Sign in with your NHL account:
  • Submit

Hi, my name is...

Wednesday, 11.02.2009 / 1:00 PM / News
canadiens.com
Ryan Russell potted his first professional career hat trick earlier this season. Two of the goals were shorthanded.
MONTREAL – With an abundance of prospects in Hamilton, it’s easy to get lost in the shuffle. Even more so when you’ve swapped NHL teams before even putting pen to paper on your first professional contract.  Such is the case of Ryan Russell.

In May 2007, the Canadiens acquired Russell from the New York Rangers and promptly inked him to an entry-level pact. Nearly two years later, the Caroline, Alberta native is quietly enjoying a solid sophomore pro campaign. He’s collected 24 points in 50 games while sitting on the positive side of a plus/minus rating all season long, the latter ranking him at or near the head of the Bulldogs pack.

Confidence has been a big part of his second-year success, thanks to a championship run with the ECHL’s Cincinnati Cyclones in 2007-08.

“That was huge,” said Russell of the Kelly Cup triumph. “It was really something special and gave me the chance to play more hockey and end my season on a high note. After that, I was ready to make the full-time jump to the AHL.”

That’s where he finds himself now.  But where did it all begin? Just who is Ryan Russell? 

“I’m a farm boy,” he said. “When I was younger, my brother and I used to get up early – though not too early, thankfully - and do some typical farm chores. We’d rake hay, drive the tractor, do some fencing.”

Fencing?

“That’s when you have to put the fence back up. Sometimes the cows would get spooked and when they’d try to jump the fence, they’d knock it down.”

While chores of any kind rarely get a kid jumping for joy, these days Russell relishes in the opportunity to head back home after a long and grinding hockey season.

“I miss it there,” admitted the 21-year-old. “It’s the perfect place to get away, take it easy and spend some time with the family.”

That family includes his parents, grandfather and his lone sibling – twin brother Kris, currently is in his second season patrolling the Columbus Blue Jackets’ blue line.

The pair grew up donning the same jersey until the age of 16 when their junior careers took them to separate WHL squads; Ryan, the “older” of the two, headed to Kootenay while Kris joined Medicine Hat.

The Russell twins: Ryan (left) and Kris.
“It was different playing against him but it made it more fun and that much more competitive,” noted Ryan, who consistently ranked among the top five in team scoring during his junior days, improving with each passing year.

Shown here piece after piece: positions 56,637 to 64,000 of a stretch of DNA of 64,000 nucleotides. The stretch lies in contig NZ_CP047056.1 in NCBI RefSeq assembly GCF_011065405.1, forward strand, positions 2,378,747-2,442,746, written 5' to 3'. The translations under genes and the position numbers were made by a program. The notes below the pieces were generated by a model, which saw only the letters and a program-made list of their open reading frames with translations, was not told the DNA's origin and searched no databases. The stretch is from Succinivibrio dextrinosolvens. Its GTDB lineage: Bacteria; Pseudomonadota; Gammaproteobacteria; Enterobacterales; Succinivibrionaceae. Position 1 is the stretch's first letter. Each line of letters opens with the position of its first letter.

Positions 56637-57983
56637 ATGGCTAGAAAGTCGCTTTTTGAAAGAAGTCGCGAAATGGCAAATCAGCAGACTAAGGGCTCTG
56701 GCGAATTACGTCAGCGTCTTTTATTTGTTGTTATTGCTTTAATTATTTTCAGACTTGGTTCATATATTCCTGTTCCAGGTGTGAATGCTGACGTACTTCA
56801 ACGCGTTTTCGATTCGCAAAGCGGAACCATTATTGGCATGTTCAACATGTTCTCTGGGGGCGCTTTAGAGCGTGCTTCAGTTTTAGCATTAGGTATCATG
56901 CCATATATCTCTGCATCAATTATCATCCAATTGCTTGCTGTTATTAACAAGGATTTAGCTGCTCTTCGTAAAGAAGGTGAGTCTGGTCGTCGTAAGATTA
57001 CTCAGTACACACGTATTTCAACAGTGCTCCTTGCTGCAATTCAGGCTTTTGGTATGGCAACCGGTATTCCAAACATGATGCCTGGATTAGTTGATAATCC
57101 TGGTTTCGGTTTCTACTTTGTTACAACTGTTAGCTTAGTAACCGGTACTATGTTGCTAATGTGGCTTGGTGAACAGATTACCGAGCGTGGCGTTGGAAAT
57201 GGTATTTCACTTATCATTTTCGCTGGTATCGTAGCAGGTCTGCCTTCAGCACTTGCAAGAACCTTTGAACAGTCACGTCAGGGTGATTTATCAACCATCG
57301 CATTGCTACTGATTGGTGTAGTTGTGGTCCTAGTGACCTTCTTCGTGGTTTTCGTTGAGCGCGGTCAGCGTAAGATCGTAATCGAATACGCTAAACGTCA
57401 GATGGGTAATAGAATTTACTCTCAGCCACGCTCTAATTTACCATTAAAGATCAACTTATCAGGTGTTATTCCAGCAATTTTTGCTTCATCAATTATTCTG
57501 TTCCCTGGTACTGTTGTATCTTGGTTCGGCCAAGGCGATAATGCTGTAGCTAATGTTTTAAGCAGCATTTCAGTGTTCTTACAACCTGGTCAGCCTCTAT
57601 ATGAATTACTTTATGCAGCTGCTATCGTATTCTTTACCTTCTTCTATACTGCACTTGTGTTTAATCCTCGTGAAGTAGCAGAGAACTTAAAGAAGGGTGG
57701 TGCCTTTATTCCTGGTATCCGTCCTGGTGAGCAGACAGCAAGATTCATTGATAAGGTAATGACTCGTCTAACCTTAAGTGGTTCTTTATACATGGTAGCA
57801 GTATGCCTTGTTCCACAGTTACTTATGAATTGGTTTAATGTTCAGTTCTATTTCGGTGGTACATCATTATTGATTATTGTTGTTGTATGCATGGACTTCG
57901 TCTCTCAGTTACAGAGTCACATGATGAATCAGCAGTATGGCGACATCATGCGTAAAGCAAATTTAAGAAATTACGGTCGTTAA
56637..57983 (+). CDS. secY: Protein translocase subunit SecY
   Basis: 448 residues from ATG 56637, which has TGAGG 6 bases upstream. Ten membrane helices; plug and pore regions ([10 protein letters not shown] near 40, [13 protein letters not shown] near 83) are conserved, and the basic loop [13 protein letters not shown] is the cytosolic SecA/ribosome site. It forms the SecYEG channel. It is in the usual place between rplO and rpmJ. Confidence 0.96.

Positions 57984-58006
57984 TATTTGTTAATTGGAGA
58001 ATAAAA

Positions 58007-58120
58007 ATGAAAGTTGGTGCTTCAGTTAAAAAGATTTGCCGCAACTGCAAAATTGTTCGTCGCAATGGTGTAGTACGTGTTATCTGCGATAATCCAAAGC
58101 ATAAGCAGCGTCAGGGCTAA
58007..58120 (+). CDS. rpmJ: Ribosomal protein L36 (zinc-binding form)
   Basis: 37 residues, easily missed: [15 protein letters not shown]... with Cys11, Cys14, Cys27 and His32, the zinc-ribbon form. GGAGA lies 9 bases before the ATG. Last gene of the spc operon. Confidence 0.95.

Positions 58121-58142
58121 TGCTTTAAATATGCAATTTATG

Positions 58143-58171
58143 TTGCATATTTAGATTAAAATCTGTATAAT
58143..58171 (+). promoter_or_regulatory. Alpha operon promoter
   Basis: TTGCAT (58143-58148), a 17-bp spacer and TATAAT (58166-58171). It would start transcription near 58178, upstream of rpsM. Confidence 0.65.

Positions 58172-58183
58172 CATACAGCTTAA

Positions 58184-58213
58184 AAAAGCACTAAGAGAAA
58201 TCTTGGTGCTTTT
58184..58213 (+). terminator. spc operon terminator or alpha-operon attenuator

The competition was indeed there.  The pair spent a few years in the same division, intensifying the on-ice battles.  Maybe a little more than mom would have liked.

“We actually got into a fight in our first game against each other,” recalled Kris. “He was always one of the best on his team; there was no way I was letting him score a goal against me.”

While no love was lost between the brothers on the ice back then, outside the rink, the duo are as close as can be today, even if their current respective home bases aren’t.

“We speak often, probably every few days,” said Ryan.

“It’s good because we’re always helping each other out,” added Kris of their regular chats. “If either of us has something going on, the other will be the first one we call. We know how to handle each other and what to say to get the other going.”

Seeing his brother succeed at the NHL level has added more motivation for the 5-foot-10, 180-pound forward.  But, it’s more than just his footsteps that he’d like to follow in.

“I’ve looked up to guys who are like me in size,” said Ryan. “Guys like Saku and Martin St. Louis are a couple who have really had an influence on me. They may be smaller but they’re dominant.”

He credits his work ethic to his parents, who own the farm land with his grandfather and work at a Shell gas plant nearby.

“Growing up, they worked really hard to give Kris and I opportunities and show us how to give it our all,” he said. “Now we do the same to make their sacrifices worthwhile.”

So, that’s a little more background on the Habs’ prospect. But is there anything else fans should know?

“He’s pretty reserved and you can never really tell what he’s thinking,” remarked Kris. “I don’t know that he has any secrets but if he did and I knew what they were, I’d definitely share them!”


Heather Engel is a writer for canadiens.com